Normally when we hear the word buccaneer, we think of swashbuckling adventurers or even lawless pirates. But what does the term really mean and where did it come from?
A buccaneer was any of the piratical adventurers who raided Spanish colonies and ships along the American coast and the Caribbean in the second half of the 17th century.
(Pirates who operated in the Mediterranean were called corsairs)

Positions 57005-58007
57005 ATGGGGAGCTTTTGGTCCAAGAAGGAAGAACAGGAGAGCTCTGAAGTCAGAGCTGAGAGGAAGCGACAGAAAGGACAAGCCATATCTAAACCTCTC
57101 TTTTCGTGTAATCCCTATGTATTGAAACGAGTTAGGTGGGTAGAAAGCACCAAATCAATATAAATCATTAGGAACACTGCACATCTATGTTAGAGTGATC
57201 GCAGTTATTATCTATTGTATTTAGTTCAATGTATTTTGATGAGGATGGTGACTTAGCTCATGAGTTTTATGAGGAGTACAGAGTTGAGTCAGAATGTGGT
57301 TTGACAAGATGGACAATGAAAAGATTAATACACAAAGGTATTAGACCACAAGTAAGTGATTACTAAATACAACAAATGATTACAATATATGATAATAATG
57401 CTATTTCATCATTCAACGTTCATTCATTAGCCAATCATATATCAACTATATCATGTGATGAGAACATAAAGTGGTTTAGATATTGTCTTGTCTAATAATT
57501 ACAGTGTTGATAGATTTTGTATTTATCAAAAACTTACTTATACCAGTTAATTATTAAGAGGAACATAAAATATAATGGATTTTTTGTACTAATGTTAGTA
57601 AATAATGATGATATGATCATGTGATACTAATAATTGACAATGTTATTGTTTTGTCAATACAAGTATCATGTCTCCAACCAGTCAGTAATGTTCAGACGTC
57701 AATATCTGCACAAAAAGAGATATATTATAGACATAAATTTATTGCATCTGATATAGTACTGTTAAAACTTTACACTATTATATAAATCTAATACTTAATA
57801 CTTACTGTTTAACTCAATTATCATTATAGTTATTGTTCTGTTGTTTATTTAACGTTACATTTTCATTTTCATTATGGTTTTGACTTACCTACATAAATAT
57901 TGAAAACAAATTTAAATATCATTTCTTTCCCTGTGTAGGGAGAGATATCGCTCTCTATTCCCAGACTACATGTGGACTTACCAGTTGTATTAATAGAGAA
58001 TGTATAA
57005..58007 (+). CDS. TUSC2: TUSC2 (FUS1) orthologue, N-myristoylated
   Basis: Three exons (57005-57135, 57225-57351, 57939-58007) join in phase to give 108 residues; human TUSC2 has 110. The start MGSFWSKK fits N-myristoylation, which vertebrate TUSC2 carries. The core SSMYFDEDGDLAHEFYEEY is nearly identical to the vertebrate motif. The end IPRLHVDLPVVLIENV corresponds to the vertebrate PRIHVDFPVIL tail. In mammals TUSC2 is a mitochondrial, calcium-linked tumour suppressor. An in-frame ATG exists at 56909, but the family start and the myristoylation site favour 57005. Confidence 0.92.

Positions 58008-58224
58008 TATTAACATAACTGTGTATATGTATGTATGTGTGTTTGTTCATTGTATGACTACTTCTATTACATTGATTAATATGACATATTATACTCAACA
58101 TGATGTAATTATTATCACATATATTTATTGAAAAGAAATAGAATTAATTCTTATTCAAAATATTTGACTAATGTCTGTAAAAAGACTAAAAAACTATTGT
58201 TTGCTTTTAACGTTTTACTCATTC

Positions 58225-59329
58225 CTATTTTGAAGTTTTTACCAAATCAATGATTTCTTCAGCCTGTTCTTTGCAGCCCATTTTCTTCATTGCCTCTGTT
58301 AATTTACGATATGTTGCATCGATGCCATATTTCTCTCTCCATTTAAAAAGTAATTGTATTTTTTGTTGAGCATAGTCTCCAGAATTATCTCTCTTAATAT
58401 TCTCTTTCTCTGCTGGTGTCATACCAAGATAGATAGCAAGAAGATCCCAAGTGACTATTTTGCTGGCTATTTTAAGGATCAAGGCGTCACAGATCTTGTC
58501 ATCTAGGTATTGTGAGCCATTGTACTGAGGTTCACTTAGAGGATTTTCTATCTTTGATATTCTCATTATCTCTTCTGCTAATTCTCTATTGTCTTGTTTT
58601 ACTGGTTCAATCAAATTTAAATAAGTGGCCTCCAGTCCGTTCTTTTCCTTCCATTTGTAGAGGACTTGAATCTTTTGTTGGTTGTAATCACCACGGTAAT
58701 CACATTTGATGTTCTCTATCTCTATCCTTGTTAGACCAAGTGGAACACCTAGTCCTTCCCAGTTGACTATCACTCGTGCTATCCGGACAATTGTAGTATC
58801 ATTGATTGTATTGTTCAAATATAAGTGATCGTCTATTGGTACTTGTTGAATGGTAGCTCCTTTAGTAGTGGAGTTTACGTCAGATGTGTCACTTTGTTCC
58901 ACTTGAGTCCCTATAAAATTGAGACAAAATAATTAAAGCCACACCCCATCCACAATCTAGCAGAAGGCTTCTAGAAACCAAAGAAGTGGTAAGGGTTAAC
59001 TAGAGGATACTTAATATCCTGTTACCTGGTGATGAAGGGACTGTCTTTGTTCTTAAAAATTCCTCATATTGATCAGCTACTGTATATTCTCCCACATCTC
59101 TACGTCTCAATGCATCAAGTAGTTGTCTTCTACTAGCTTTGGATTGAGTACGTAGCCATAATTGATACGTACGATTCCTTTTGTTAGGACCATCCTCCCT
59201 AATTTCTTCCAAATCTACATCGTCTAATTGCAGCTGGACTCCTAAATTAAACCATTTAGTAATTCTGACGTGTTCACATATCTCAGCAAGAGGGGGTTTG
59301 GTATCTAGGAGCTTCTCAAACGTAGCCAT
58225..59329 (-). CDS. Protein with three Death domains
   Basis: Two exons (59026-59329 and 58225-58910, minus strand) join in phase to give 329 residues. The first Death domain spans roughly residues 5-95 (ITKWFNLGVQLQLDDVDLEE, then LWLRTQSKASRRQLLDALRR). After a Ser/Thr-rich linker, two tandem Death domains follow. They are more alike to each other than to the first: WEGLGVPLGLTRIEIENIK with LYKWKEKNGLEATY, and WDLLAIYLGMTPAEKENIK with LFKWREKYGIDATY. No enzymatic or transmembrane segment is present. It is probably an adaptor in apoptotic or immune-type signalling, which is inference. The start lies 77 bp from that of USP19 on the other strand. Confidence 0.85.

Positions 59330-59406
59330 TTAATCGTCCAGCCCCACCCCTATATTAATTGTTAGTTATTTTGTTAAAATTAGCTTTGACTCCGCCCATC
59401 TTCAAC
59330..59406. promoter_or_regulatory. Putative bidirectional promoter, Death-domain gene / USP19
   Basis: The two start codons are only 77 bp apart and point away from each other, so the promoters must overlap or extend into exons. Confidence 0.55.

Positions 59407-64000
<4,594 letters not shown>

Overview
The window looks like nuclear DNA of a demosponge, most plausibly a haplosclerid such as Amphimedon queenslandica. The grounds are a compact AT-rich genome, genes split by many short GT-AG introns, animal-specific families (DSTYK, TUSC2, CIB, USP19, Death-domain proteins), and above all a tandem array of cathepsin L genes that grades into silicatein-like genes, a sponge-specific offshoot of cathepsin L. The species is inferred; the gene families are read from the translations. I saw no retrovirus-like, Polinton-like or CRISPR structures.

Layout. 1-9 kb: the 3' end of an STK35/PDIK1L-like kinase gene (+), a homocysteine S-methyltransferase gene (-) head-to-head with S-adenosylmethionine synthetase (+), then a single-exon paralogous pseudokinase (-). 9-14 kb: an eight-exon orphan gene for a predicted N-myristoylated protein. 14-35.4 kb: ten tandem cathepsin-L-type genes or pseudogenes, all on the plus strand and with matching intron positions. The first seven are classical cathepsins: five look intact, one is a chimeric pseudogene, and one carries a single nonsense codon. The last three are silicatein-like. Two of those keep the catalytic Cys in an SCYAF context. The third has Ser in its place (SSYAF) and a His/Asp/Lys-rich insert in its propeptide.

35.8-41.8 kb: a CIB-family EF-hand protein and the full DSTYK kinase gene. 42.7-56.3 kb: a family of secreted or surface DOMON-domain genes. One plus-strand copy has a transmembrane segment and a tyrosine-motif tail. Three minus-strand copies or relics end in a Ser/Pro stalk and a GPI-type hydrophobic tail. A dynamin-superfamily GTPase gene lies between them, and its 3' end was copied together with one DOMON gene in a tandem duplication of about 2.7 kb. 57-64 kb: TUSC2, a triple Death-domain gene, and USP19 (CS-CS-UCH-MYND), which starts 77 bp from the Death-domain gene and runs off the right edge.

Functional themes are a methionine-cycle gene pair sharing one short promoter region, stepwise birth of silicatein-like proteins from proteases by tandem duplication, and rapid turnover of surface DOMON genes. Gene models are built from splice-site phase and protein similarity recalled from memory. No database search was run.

But the term buccaneer did not mean pirates at all. It originated as a term applied to hunters in the woods and valleys of Hispaniola, which is now Haiti and the Dominican Republic. These men were mostly French and they lived off cows and pigs, both of which had been introduced by the first Spanish settlers. They learned how to cook and dry strips of meat over open stoves or barbecues from the local Arawak Indians. The French word for this process of cooking is boucaner which means to smoke, dry or cure.